65. Great interview, Padre. That would actually be kind of incredible if they brought him back to do the Power Rangers reboot.

  66. Bought the dvd.Watched the film. Fucking loved it. Probably the best DTV I have ever seen. Not only does it look great (A Millenium/Nu Image film that looks great?! WTF?), it has the best and most spectacular martial arts choreography I have seen in an american martial arts film since Mark Dacascos kicked ass in DRIVE and it has a sleak narrative that this kind of film benefits from. I can tell this is a labor of love by Florentine/Adkins and it shines.

    Some nitpicks though ( it might have been adresses in the comments above): Minor Spoilers…

    *The fact that the first people Casey Ninja takes out his rage on are the same assholes that tried to rob him earlier was a bit weird at first. I gather since they got his address from his drivers licence in the wallet he assumed they would come after him perhaps. I mean, Casey couldn´t at this stage know that they worked for the main bad guy who was responsible for the wife-murder,right?

    * I don´t really care for the amount of motions Casey has to go through in Burma to get to Goros compound. It includes befriending “Myanmar-Mike”. There is a section of the film halfway through that includes; pretending to be a drugbuyer, escaping the police, being caught by the police, torture,escaping again before he actually look up the ninja weapons. He should have done that first and then force some guy to give up Goros location. That shit should have been simpler, I feel.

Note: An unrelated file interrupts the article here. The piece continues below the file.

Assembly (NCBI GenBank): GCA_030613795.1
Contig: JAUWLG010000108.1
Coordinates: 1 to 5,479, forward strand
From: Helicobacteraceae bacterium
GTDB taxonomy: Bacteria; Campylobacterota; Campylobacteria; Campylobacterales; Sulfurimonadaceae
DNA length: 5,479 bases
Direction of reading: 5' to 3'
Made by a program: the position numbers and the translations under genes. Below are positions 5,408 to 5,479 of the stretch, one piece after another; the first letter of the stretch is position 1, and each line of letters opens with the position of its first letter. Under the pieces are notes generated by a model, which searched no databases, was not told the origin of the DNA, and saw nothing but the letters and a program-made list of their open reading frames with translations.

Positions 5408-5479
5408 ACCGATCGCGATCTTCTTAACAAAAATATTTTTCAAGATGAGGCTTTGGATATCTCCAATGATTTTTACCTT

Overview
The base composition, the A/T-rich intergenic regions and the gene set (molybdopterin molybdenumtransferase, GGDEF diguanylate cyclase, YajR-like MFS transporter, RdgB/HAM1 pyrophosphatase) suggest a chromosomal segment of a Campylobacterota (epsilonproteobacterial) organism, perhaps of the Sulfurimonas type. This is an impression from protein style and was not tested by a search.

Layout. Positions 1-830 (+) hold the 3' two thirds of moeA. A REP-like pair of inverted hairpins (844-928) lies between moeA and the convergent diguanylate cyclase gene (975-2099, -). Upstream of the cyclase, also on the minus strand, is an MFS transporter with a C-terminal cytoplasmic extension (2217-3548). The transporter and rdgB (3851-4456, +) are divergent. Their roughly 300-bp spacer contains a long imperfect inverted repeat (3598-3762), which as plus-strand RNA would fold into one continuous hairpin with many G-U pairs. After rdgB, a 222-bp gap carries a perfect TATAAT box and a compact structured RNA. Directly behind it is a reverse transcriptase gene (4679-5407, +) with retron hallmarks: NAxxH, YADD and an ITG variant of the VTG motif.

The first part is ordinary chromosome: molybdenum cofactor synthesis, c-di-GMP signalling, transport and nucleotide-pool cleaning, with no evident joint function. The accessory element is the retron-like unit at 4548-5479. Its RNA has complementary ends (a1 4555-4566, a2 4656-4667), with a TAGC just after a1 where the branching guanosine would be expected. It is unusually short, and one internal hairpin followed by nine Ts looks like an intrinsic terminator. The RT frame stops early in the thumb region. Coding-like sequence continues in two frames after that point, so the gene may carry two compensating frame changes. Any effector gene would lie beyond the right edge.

But there is so much awesome shit in this film that I can forgive that. My favourite part is the shot where Casey beheads Goro. Very artistic shot.

    Oh, yeah. I also watched a little movie called THE RAID 2 after that. Yesterday was the best day in a long time!

  67. Isn´t when he takes of his shoes a nod to FIST OF LEGEND? I am pretty sure Jet Li took off his shoes when entering the dojo.

Leave a Reply

XHTML: You can use: <a href="" title=""> <abbr title=""> <acronym title=""> <b> <blockquote cite=""> <cite> <code> <del datetime=""> <em> <i> <q cite=""> <s> <strike> <strong>